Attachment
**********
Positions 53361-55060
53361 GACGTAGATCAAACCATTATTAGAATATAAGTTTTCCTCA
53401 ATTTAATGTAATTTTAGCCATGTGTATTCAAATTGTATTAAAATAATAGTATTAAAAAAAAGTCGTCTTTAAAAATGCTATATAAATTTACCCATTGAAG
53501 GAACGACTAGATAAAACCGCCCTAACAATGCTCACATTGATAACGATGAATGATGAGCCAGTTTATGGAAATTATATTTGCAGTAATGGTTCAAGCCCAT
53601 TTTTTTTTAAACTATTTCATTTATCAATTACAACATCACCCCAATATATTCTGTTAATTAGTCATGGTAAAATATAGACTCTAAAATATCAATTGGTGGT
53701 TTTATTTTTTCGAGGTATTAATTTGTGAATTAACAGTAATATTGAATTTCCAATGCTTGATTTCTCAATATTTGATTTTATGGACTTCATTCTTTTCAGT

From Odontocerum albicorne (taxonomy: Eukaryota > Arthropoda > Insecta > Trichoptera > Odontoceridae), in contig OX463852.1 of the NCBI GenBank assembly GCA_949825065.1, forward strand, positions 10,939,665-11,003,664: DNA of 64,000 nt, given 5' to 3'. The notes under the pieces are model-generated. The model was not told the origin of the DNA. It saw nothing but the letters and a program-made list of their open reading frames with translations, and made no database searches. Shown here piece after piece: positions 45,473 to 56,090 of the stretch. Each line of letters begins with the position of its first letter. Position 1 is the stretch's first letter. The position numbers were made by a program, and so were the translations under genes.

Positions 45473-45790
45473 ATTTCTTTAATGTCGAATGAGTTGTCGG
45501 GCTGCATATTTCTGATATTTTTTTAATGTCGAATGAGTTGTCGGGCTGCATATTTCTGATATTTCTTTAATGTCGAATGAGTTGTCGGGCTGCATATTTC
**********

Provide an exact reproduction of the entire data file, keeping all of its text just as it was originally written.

Positions 53361-55060
53361 GACGTAGATCAAACCATTATTAGAATATAAGTTTTCCTCA
53401 ATTTAATGTAATTTTAGCCATGTGTATTCAAATTGTATTAAAATAATAGTATTAAAAAAAAGTCGTCTTTAAAAATGCTATATAAATTTACCCATTGAAG
53501 GAACGACTAGATAAAACCGCCCTAACAATGCTCACATTGATAACGATGAATGATGAGCCAGTTTATGGAAATTATATTTGCAGTAATGGTTCAAGCCCAT
53601 TTTTTTTTAAACTATTTCATTTATCAATTACAACATCACCCCAATATATTCTGTTAATTAGTCATGGTAAAATATAGACTCTAAAATATCAATTGGTGGT
53701 TTTATTTTTTCGAGGTATTAATTTGTGAATTAACAGTAATATTGAATTTCCAATGCTTGATTTCTCAATATTTGATTTTATGGACTTCATTCTTTTCAGT

From Odontocerum albicorne (taxonomy: Eukaryota > Arthropoda > Insecta > Trichoptera > Odontoceridae), in contig OX463852.1 of the NCBI GenBank assembly GCA_949825065.1, forward strand, positions 10,939,665-11,003,664: DNA of 64,000 nt, given 5' to 3'. The notes under the pieces are model-generated. The model was not told the origin of the DNA. It saw nothing but the letters and a program-made list of their open reading frames with translations, and made no database searches. Shown here piece after piece: positions 45,473 to 56,090 of the stretch. Each line of letters begins with the position of its first letter. Position 1 is the stretch's first letter. The position numbers were made by a program, and so were the translations under genes.

Positions 45473-45790
45473 ATTTCTTTAATGTCGAATGAGTTGTCGG
45501 GCTGCATATTTCTGATATTTTTTTAATGTCGAATGAGTTGTCGGGCTGCATATTTCTGATATTTCTTTAATGTCGAATGAGTTGTCGGGCTGCATATTTC